U’s FETCH program pairs students, trainer dogs

By Kathy Henderson

At the University of Minnesota, FETCH isn’t a command for a dog to retrieve a thrown object.

On the U’s Twin Cities campuses, FETCH stands for Fostering Education Through Campus Hosting. It’s a unique program where students volunteer for 14 weeks to serve as 24/7 hosts in helping train dogs slated to become guide companions for the New Hope-based Can Do Canines organization. The training period for the student volunteers takes place during their spring and fall semesters.

It’s more than having the dogs live with students in dorms or apartments. The training program also means the dogs accompany the students to classes, ride on the U’s bus system and on community outings to such places as the airport, Mall of America and Target.

The students and their dogs also attend twice-a-month training sessions at Bailey Hall on the U’s St. Paul campus that are led by Emily Hedenland, lead program trainer at Can Do Canines.

Besides attending training sessions at Bailey Hall, six students and their dogs live there in what is called a Learning Living Community, a dedicated area for the FETCH program residents within the five-story red brick building at 1450 Cleveland Ave. N.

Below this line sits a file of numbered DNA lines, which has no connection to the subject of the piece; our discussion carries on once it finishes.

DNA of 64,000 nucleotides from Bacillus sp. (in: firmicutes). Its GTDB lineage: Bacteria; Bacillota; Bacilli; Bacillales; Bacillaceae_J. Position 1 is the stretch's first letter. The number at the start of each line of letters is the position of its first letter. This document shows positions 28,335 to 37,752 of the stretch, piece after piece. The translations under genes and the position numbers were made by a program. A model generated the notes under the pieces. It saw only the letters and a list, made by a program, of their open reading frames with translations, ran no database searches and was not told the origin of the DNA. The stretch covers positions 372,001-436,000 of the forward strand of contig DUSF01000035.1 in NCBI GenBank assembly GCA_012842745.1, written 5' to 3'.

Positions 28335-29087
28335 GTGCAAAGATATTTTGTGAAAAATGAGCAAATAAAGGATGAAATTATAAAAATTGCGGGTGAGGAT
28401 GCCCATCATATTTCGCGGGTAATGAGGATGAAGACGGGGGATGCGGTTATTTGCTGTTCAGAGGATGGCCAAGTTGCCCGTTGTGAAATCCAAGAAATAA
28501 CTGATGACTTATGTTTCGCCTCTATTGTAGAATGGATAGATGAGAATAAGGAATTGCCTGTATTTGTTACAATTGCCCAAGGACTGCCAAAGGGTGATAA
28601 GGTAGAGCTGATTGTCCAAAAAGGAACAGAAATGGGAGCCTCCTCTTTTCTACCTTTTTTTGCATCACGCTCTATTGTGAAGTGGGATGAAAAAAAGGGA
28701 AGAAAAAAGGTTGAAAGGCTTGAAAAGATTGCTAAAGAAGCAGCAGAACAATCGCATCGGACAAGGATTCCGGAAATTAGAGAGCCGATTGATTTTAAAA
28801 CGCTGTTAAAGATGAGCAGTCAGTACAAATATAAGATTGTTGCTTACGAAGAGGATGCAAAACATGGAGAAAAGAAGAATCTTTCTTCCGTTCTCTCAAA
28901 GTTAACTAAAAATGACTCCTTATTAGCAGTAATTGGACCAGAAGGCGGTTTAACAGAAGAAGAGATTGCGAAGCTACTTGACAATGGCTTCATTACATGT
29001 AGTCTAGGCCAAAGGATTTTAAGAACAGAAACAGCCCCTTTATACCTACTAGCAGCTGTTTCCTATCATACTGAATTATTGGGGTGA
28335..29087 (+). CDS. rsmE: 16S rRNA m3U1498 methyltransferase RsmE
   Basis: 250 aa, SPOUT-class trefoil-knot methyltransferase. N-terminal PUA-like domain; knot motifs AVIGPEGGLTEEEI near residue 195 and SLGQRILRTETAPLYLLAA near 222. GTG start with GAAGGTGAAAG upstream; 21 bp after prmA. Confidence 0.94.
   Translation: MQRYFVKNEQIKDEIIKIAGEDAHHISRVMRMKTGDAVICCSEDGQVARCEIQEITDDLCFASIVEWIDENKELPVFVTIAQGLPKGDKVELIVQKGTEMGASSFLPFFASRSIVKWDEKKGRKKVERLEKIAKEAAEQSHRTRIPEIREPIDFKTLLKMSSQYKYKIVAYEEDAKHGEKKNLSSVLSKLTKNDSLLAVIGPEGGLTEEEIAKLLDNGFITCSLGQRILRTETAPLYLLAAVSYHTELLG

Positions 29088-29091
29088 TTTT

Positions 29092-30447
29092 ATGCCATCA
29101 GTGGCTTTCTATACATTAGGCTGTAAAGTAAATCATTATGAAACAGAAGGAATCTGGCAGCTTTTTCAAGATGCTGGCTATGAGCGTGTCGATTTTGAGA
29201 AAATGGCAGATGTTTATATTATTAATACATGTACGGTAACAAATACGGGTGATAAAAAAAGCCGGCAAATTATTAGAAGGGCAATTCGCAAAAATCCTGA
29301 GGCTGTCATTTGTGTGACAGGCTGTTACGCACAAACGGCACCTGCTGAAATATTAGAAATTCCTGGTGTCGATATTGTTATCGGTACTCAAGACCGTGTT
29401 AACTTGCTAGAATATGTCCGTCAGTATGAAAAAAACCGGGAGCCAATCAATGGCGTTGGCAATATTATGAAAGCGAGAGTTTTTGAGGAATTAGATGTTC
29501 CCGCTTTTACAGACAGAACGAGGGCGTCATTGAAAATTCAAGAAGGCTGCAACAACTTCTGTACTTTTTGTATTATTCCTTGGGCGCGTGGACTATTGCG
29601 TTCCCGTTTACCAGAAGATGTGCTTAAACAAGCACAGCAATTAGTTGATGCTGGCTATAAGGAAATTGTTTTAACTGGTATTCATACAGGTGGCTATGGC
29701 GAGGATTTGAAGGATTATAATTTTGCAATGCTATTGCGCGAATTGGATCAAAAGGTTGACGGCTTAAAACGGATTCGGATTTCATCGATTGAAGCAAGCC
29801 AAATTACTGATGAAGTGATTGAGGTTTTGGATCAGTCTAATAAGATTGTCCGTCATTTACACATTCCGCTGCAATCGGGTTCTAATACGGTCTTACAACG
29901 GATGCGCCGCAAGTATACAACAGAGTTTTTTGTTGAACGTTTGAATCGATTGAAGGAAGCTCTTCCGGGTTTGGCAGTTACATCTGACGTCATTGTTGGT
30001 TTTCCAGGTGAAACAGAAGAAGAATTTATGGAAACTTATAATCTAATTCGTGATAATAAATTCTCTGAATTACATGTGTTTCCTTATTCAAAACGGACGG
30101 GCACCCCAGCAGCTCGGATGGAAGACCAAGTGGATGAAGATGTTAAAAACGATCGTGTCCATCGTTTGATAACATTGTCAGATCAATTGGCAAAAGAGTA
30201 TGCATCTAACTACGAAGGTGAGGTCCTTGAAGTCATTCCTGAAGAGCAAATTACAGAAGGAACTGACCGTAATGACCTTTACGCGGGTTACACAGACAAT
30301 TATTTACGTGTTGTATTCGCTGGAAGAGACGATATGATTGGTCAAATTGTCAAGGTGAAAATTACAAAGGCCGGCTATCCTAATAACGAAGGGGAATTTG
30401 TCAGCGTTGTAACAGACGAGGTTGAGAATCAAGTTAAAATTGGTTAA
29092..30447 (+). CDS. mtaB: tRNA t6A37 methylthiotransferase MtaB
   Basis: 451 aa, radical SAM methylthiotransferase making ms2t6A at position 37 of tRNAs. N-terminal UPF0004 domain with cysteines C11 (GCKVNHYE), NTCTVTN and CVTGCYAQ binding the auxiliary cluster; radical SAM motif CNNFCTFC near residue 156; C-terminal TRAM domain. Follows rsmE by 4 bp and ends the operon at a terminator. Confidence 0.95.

The FETCH dogs range in age from 15 months to 2 years. When their time spent with the U students has concluded, the training for the dogs continues for about another year with other volunteers and at the New Hope kennel.

Ultimately, Can Do Canines’ goal is to provide a free, fully-trained assistance dog to a disabled person. Since it opened in 1989 under the original name of the Hearing Dog Program of Minnesota, the nonprofit organization has placed more than 900 assistance dogs with clients.

As spring semester was underway, three students talked about their experiences with the FETCH program: Emily Lynes, a Minnesota resident majoring in animal science; Audrey Miller, Ohio, chemical engineering; and Elle Stern, Wisconsin, animal science and pre-veterinary.

University of Minnesota students in the FETCH program, where participants provide 24/7 hosting and ongoing training for dogs slated to assist clients of Can Do Canines. Photo by Drew Henderson.

Q. Why did you volunteer for the FETCH program?

Emily Lynes: I volunteered for the FETCH program to explore the opportunities of training service dogs and for overall experience working with animals for upcoming pre-vet internships and jobs.

Audrey Miller: I had some friends who have participated in it, and they enjoyed it. I wanted to be able to experience what it was like to train an assistance dog, and it has been very rewarding to see the progress our dog Oaklee has made.

Elle Stern: I’ve always loved dogs and I didn’t know much about service animals or dog training, so I thought it would be an excellent place to learn about these things. It also feels really good to know I’m helping somebody else, who will one day have their life improved by the FETCH dogs I’m training.

Q. Can Do Canines’ assistance dogs must learn 30 cues. Which cue was the easiest to teach and is there one that you found more challenging than any others?